Some causes of cancer-related fatigue may be treatable. It’s important for a patient to talk to their doctor even if they believe the symptom is not serious.

  1. Pain Management

Some people with leukemia experience significant pain, whereas others are fortunate to have minimal or no pain. The first step in coping with cancer-related pain is to understand that no one should endure it to save face or act brave. The more courageous thing to do is admit to experiencing discomfort, and to talk with an oncologist about ways to address it. Pain can have a negative impact on both the emotional and physical state of a cancer patient.

There are different types of pain associated with leukemia, ranging from bone pain (as a result of an overactive bone marrow) to nerve pain (neuropathic pain). There are specific treatment approaches depending on the type of pain. These may include both non-opioid and opioid pain medications, integrative therapies such as acupuncture, massage, transcutaneous electrical nerve stimulation (TENS), or interventional pain techniques like nerve blocks and spinal cord stimulation. Stress management techniques have also been found to reduce the amount of pain a person with cancer is experiencing. If the pain becomes intolerable, the oncologist may refer the patient to a pain management specialist.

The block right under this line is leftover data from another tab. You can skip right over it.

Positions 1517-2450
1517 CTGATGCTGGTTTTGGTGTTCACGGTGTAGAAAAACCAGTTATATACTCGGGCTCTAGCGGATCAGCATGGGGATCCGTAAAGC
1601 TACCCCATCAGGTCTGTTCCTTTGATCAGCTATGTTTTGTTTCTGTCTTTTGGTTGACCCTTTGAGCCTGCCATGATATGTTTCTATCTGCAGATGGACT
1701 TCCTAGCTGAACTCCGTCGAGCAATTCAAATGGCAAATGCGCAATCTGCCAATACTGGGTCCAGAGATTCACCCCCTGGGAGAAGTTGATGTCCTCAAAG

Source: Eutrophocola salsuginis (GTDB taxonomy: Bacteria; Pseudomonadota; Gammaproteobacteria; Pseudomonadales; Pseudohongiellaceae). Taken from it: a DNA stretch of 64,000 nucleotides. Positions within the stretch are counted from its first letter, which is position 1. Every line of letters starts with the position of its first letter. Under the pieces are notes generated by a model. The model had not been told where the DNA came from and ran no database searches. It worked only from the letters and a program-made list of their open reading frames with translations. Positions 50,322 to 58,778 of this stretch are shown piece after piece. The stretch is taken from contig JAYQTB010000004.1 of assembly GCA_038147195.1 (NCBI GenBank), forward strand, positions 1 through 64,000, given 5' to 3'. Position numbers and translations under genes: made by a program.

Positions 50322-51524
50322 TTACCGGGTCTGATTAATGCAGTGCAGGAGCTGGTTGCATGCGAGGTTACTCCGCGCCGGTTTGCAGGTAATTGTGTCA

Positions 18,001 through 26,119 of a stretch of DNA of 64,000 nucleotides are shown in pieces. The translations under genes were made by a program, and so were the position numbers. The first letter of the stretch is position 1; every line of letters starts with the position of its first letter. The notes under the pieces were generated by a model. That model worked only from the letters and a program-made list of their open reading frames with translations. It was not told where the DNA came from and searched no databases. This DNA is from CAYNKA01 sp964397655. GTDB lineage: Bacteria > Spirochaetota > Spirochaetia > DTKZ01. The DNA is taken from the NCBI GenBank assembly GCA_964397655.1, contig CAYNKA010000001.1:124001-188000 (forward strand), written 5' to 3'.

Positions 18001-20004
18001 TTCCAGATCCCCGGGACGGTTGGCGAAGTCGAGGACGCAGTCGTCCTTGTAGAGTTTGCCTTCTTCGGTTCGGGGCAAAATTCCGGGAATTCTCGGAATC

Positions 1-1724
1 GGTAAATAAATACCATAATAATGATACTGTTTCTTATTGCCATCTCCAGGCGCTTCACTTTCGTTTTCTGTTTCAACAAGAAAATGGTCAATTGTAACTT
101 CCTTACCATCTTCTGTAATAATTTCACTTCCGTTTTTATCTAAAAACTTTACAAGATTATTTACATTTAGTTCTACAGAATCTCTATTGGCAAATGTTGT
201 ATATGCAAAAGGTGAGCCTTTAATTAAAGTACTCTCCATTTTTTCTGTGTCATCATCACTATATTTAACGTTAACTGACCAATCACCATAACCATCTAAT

Socially Coping With Leukemia

A patient’s social circle and the way he or she interacts with others can change during and after leukemia treatments. Close friends may show themselves less and less because they are unsure of how to deal with the situation. New friends and acquaintances, often those who have battled cancer themselves or had a loved one with cancer, may rise to the occasion. Family may treat the patient differently as well, which can either be helpful, stressful, or both. Last, the way the patient interacts with others can become difficult, to say the least, as they work to navigate their cancer and focus on the most important thing—their health.

As always, communication is key. This may include saying no to something the patient said yes to in the past, and maintaining strong boundaries, even if it becomes tedious yet necessary to reinforce them from time to time. It’s important to keep in mind, however, that nobody can read minds. Being direct instead of hoping a loved one will see or recognize a need, can help lessen the chances of anyone getting hurt or harboring resentment.

It’s also important to honor the patient’s wishes and needs. Conflict can arise when patients and their family have different preferences in treatment approaches. Patients need to sincerely and calmly thank the people in their lives for their suggestions, but ultimately, the decision should be in the hands of the person undergoing treatment. There is also an option to meet in the middle. For instance, here at New Hope Unlimited, our cancer care team specializes in a combination of conventional and holistic cancer treatments for leukemia. Integrating treatments from both sides of medicine reduces the side effects associated with high-dose chemotherapy, radiology, and other mainstream methods.

Are you interested in safe, less invasive ways to address cancer? Call us at 480-757-6573 today to schedule a consultation.